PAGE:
Something good is happening to Israel's rivers

From Nahal Harod, Nahal Zippori and Nahal Kishon in the north, via Nahal Alexander - Italy Park in the central Israel and Nahal Habesor in the south.

July 8, 2007 17:13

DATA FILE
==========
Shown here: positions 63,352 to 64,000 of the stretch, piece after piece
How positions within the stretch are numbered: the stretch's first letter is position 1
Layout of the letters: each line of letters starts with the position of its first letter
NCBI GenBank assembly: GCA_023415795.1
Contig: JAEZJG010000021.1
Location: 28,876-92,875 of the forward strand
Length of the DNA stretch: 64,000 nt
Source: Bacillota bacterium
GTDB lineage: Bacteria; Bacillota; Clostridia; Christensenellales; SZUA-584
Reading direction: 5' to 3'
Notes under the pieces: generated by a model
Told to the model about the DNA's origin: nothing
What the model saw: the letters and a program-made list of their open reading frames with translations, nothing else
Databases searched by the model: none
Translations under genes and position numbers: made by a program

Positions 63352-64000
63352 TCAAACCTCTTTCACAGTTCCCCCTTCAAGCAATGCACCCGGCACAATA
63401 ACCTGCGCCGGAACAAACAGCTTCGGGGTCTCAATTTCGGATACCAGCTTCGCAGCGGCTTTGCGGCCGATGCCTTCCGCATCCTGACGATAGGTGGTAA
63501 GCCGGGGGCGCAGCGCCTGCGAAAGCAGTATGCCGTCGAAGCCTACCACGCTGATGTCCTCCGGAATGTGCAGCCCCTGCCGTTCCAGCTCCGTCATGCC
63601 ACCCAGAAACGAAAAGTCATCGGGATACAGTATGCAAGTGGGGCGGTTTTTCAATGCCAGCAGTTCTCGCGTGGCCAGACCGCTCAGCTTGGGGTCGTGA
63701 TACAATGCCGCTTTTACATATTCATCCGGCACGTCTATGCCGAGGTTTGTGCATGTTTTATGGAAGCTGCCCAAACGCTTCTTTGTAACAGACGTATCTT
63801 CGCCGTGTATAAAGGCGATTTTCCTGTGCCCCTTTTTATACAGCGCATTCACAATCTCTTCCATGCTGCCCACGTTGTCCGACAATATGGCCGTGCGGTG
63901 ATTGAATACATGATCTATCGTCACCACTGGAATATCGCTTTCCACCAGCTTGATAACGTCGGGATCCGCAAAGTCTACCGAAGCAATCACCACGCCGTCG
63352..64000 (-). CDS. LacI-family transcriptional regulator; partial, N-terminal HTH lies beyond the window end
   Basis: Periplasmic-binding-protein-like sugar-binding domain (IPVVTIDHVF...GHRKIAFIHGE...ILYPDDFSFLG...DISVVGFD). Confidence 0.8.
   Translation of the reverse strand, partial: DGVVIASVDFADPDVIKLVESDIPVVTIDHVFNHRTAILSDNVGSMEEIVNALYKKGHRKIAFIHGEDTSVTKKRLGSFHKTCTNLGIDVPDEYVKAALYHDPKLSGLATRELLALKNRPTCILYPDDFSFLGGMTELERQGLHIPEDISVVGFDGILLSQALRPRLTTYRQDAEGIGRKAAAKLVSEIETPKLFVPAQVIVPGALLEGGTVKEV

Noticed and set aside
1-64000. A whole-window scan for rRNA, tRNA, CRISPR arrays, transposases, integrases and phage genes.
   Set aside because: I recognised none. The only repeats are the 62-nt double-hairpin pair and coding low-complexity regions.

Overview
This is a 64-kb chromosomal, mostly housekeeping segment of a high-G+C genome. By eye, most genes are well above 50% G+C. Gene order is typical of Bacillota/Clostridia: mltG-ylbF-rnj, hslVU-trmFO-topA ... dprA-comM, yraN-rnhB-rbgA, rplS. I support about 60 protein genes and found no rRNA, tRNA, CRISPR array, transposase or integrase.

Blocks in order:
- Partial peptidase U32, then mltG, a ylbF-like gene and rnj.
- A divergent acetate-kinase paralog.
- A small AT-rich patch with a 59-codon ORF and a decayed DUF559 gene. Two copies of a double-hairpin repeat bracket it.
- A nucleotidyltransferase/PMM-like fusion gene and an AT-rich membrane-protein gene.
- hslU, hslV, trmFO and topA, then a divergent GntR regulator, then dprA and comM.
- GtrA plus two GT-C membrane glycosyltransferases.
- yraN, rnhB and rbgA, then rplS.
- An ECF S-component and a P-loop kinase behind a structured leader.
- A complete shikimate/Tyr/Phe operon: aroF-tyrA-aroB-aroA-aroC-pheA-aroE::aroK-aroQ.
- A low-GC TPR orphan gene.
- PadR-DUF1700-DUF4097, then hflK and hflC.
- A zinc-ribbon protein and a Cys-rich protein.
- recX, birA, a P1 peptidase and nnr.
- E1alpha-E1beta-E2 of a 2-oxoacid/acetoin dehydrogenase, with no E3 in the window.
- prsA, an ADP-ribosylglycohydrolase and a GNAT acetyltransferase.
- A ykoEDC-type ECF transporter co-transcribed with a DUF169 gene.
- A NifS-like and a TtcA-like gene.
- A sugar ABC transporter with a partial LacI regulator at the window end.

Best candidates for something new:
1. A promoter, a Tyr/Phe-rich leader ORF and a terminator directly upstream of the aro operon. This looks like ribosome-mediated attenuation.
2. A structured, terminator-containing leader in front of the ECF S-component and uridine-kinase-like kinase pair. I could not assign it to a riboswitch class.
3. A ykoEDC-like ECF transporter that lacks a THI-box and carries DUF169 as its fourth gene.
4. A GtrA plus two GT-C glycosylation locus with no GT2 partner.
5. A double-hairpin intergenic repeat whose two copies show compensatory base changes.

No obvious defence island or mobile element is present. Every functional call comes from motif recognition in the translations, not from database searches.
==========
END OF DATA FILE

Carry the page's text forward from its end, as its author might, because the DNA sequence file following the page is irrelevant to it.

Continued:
Something good is happening to Israel's rivers. Slowly but surely they are again becoming delightfully green and clean. Life is coming back to them and vacationers are filling the picnic sites along their banks. From Nahal Harod, Nahal Zippori and Nahal Kishon in the north, via Nahal Alexander - Italy Park in the central Israel and Nahal Habesor in the south. One can again sit in the shade, watch the water fowl and animal life, cast a hook and spend a day in the heart of nature. The project for restoration and conservation of Israel's rivers is possible thanks to the support of Friends of KKL-JNF worldwide, among them those from Australia and Italy. Nahal Harod, the Harod River, flows eastwards to the Jordan and offers inhabitants of the area and the many vacationers three new sites. The newest of them is the impressive Canyon Habazelet, concealed in the turns of the road connecting Beit Shean to the Sea of Galilee, right at the northern exit from Beit Shean. Near the raging water-fall among the basalt rocks and under the shade of eucalyptus trees, KKL-JNF has built a metal pedestrian bridge so that holiday-makers can watch the dramatic flow of the river in safety while being immersed in the sounds of the water. The recreation area at the site has convenient access for the disabled and provides shady corners, which are surely essential in the hot summer months. Also there is a statue of a young man, looking heavenward with binoculars and reminding visitors that the site is located on the main migratory route of European birds to the warmth of Africa. West of Beit Shean, close to the houses on the edge of the city, the Tel Zohara picnic site has been established and restored. This beautiful shaded corner lies on the banks of the Harod River, which flows under the Turkish bridge, one of the famous bridges of the "Valley Railway". It is a regular pleasure spot for the residents of Beit Shean and, prior to festivals, many "grab spots" the day before for the family to spend its time, thus guaranteeing a place for the extended families that flock to the site. Another picnic site has been built right at the historical site of Kibbutz Tel-Chai, alongside the building used by the first settlers as a "secure house". To the west, along Nahal Tevet between Upper Afula and Balfouria, KKL-JNF has made a bicycle path and this has become a destination for week-end trips by the local inhabitants. At Nahal Zippori, the Zippori River, the scenes and views are somewhat different. The river carries water in the winter only and its bed had, over the decades, become a sprawl of garbage and litter and, in several spots, even an environmental hazard. This is no longer so. Zippori River is now a collection of flowering and flourishing forest and woodland with convenient access roads, hiking paths both for good walkers as well as for those who are restricted in their movements and need wheel chairs. The riverbed has been cleaned up and large picnic sites have been established in the shade of pines and oak trees for those who wish to vacation in a landscape of natural woodland and planted forests. South of Zippori River twists Nahal Kishon. Over the decades, it had become a source of pollution and a horrendous ecological hazard as the result of poisonous industrial waste and raw sewage having been allowed to flow into the bed of the river. Although the government and the competent authorities have not yet succeeded in stopping this deadly pollution, KKL-JNF decided to take action and to resuscitate at least the more eastern section of the river. The water in this area is polluted and unfit for human contact but the massive pollution has been reduced to the point where life is returning. Waterfowl are again coming to the banks of the river and fish have started to appear in the water. KKL-JNF is, meanwhile, the only national body that has resolved to invest in restoration of the river with the limited means at its disposal. In the shade of vast eucalyptus trees and flourishing riverside vegetation, picnic areas have been set up and hiking and cycling trails installed, alongside the massive job of stabilization along the twists of the river. In winters that are good for the Kishon the water flow is strong. One can discern traces of the vast flow in the piles of branches that are carried along and caught in the vegetation along the riverbanks. The restoration efforts of KKL-JNF along the Kishon are a clear signal to all the authorities of the State: Life has to be restored to the Kishon; the terrible pollution must be halted and this ancient river, known to every child from reading the Song of Deborah in the Bible, has to be preserved. One of the prominent successes in the restoration project of the country's rivers in which KKL-JNF has been engaging in recent years is Nahal Alexander - Park Italy. Alexander River, which rises west of Shechem (Nablus), passes by Tul-Karem, crosses the Hefer Valley, flowing into the sea north of Netanya. Two main projects have contributed to the revival of Alexander River to the point where amateur fishermen sit on its banks and catch plump silurid (sheatfish). One of the projects is the emergency reservoir for purification of wastewater, established next to Kibbutz Yad Hanna, in the western approaches to Tul-Karem. The other is the project for restoration of the riverbanks. Prior to construction of the reservoir, the wastewater flowed freely down the western slopes of the Samarian Hills into Alexander River - Italy Park, polluting the mountain aquifer and parts of the Taninim-Yarqon aquifer. The purification reservoir has halted the process, at least at the present critical stage, pending construction of a more massive purification system for the rapidly developing area. Part of the purified water from the Yad Hanna reservoir is taken for agricultural use and part is returned to Alexander River, now no longer a wastewater canal. Evidence for this can be adduced by anyone walking along the river between Bat Hefer to the east and Kibbutz Ma'abarot and the river outlet into the Mediterranean Sea. Cleaning up the river bed, stabilizing the banks in vulnerable areas, extensive planting of variegated forest vegetation and the building of picnic sites along Alexander River - Italy Park, have restored it as an important recreational site in the center of the country. Nutrias have returned to live in the river, alongside a large variety of waterfowl. The main attraction in the river is the soft-shelled turtle and the river turtle, which are again flourishing along the riverbanks. They can be observed from special observation points constructed by KKL-JNF. Incidentally, the turtles and many water fowl can even be seen nowadays in the purified water reservoir at Yad Hanna and this is testimony of the level of water treatment, allowing animals to exist in and alongside it. The rehabilitation work of Alexander River - Italy Park has won the prestigious international award. Nahal Yarqon, the Yarqon River, in the western section of central Israel, is the second longest river in the country, after the Jordan. Its name is derived from the Hebrew word "yaroq" (green). The degradation of the Yarqon River began in 1955, with diversion of its waters to the Negev via the National Water Carrier, for use in irrigation. As sewage replaced the natural flow of fresh water, habitats were destroyed and flora and fauna began to disappear. Recognition of the urgent need to restore the river culminated in the establishment of the Yarqon River Authority in 1988 - the first concerted effort in Israel to provide for river rehabilitation. The Yarqon Park, Israel's largest urban park and Tel Aviv's main green area, is part of the KKL-JNF Yarqon River rehabilitation project with help of KKL-JNF Australia. This park, which extends over an area of 3,500 dunams (some 865 acres) along the river, offers a rare combination of green open spaces, sports and recreation grounds. KKL-JNF, as one of the leading environmental organizations in Israel, has embraced the concept of sustainable park development, and is implementing this principle in many of its park projects. Bird's Head Park, within the Yarqon Park, is a wonderful example of how KKL-JNF is combining river rehabilitation with recreational development for the benefit of the residents of the Tel Aviv metropolitan area. This is just a partial listing of KKL-JNF projects which contribute both to the ecology of the State of Israel and to the welfare of its citizens who, in their daily lives, have an increasing need for a quiet breathing space from the pressures of daily life. It turns out that restored and developed sites such as these are a significant social undertaking. The Zippori Forest encourages direct encounters between Arab and Jewish citizens of the Galilee. On the day we visited there, we found kindergarten children from the community of Shimshit, which was built close to the forest, on trails along the banks of Zippori River, walking at their ease and with total confidence on the paved pathways. Anyone who was born and grew up in such an environment is guaranteed to love the place for his/her whole lifetime. Sponsored content